Stop Sweat Science

As many as 3 in every 100 Australians (720,000) and an estimated 200 million plus individuals worldwide suffer from excessive sweating, also known as hyperhidrosis.

If you find yourself sweating a lot for no apparent reason from your hands, feet and body theres a good chance you may have it. However, this product is not only for people that have been diagnosed with hyperhidrosis, it can be used if you suffer from anxiety and experience increased sweat when in certain social or work situations, people that get hot easily which results in more sweat, office workers or night owls partying that are tired of sweat patches, gym goers that don't want to be sweating from the wrong places and end up with drenched shirts or pants, or anybody that feels embarrassed about their level of sweat. We're not saying sweating is bad, it's natural bodily function. However, some people just sweat excessively and this is what we want to help solve.

The active ingredient in Stop Sweat Fix causes the sweat duct to constrict, preventing perspiration in that area. Leaving the area sweat free for up to 7 days after just 1 application of Stop Sweat Fix.

Over time the skin removes old cells and renews itself, and the effect of the Stop Sweat Fix starts to wear off. However applying Stop Sweat Fix once per week can prevent the sweat ducts from opening back up and helps to stop unwanted sweat from the area.

It is sometimes mistakenly assumed that perspiring is necessary to remove metabolic byproducts, but the kidneys serve that function, explaining why people living in cold climates have no issues caused by the absence of sweat.

Although it’s possible to temporarily stop sweating on problematic parts of the body, perspiration continues unnoticed elsewhere across the surface of the skin, allowing it to maintain the natural function of stabilising internal temperature when necessary.

 

What is hyperhidrosis?

Hyperhidrosis disorder is a condition that results in excessive sweating. This sweating can occur in unusual situations, such as in cooler weather, or without any trigger at all. It can also be caused by other medical conditions, such as menopause or hyperthyroidism.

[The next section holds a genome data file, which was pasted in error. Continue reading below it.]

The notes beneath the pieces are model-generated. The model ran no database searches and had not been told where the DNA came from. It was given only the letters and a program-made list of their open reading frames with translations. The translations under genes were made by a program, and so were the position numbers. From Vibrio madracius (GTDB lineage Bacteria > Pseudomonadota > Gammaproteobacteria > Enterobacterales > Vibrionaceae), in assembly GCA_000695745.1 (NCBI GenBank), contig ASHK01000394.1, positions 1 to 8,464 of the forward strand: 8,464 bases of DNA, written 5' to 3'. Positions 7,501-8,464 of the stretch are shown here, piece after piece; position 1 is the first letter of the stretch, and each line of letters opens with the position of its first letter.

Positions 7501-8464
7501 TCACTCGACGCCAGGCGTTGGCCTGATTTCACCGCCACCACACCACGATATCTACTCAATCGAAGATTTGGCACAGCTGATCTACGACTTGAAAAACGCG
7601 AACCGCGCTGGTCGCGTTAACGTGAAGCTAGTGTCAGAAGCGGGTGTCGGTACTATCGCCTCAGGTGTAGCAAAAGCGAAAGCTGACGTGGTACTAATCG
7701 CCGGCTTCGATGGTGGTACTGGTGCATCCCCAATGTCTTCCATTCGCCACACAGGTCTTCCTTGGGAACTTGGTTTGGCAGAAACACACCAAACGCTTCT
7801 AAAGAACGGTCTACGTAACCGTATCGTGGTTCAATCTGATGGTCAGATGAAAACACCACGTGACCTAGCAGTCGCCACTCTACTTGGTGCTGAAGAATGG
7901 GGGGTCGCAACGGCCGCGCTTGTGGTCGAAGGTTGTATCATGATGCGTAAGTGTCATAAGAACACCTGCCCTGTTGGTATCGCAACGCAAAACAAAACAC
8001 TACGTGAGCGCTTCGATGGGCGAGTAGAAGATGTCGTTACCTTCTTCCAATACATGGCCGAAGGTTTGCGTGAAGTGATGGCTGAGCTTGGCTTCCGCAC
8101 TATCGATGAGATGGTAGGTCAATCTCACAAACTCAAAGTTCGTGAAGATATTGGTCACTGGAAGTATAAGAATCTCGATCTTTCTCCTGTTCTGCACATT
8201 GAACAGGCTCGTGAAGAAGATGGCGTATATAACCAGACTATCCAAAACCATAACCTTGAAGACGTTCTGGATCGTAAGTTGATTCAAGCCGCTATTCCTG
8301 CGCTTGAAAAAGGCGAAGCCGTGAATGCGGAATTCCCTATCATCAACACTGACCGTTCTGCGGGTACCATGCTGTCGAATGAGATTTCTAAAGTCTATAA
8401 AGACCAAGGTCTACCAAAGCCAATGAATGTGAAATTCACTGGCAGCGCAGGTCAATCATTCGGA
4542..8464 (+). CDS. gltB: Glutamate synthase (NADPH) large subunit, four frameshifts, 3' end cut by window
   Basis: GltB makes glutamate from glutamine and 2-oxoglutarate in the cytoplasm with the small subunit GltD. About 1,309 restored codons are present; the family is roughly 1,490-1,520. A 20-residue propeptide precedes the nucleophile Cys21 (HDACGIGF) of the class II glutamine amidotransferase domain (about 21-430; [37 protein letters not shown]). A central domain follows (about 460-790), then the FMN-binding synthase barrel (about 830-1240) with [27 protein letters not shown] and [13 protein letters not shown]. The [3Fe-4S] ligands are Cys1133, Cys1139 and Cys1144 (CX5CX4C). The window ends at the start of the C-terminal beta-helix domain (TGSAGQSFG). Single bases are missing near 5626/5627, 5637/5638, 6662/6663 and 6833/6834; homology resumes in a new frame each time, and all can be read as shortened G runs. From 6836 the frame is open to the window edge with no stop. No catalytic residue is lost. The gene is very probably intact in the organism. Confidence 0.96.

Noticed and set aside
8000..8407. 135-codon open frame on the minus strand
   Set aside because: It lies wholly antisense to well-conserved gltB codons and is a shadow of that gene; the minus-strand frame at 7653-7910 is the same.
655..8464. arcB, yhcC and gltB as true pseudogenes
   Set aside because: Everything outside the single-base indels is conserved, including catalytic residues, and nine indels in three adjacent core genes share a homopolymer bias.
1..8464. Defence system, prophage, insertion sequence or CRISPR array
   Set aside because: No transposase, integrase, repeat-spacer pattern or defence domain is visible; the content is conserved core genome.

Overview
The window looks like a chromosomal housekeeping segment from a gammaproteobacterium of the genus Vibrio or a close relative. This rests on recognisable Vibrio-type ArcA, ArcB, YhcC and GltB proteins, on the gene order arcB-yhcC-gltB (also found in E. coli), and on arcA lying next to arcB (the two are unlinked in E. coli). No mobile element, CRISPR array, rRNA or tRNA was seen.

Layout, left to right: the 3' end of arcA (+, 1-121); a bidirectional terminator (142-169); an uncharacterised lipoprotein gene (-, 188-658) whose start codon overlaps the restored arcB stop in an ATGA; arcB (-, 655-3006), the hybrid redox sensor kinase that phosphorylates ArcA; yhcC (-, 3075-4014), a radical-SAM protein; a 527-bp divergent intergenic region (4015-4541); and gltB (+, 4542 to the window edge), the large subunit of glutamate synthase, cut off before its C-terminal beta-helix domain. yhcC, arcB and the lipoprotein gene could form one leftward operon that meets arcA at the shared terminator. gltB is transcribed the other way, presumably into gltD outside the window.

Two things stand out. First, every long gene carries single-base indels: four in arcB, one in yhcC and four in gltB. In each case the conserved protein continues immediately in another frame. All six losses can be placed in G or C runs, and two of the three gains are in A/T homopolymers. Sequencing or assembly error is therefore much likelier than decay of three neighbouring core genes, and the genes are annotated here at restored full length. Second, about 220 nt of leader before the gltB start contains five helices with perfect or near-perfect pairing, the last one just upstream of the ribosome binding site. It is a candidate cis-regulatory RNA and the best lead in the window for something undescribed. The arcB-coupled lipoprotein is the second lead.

Hyperhidrosis can be uncomfortable. However, several treatment options can provide some relief.

Treatment options for excessive sweat 

There are several treatment options for excessive sweating, which are listed below.

Specialised antiperspirant (Stop Sweat Fix)

Your doctor might prescribe an antiperspirant containing aluminium chloride, such as Stop Sweat Fix. This antiperspirant is stronger than those available over the counter and is often used to treat mild cases of hyperhidrosis.

Iontophoresis

This procedure uses a device that delivers low-level electrical currents while you’re submerged in water. The currents are often delivered to your hands, feet, or armpits to temporarily block your sweat glands. However this can be ver expensive, time consuming and uncomfortable.  

Anticholinergic drugs

Anticholinergic drugs can provide relief for generalised sweating. These drugs, such as glycopyrrolate (Robinul), prevent acetylcholine from working. Acetylcholine is a chemical your body produces that helps stimulate your sweat glands.

These drugs take about two weeks to work and may cause side effects such as constipation and dizziness.

Botox (botulinum toxin)

Botox injections may be used to treat severe hyperhidrosis. They block the nerves that stimulate your sweat glands. You usually need several injections before this treatment becomes effective and this cost around $1000 per treatment. The treatment may be very uncomfortable and stressful for anyone that does not like needles.

Surgery

If you only have sweating in your armpits, surgery might be able to treat your condition. One procedure involves removing the sweat glands in your armpits. Another option is to have an endoscopic thoracic sympathectomy. This involves severing the nerves that carry messages to your sweat glands. Having surgery should always be a last resort, as surgery can have many dangers that come along with the treatment.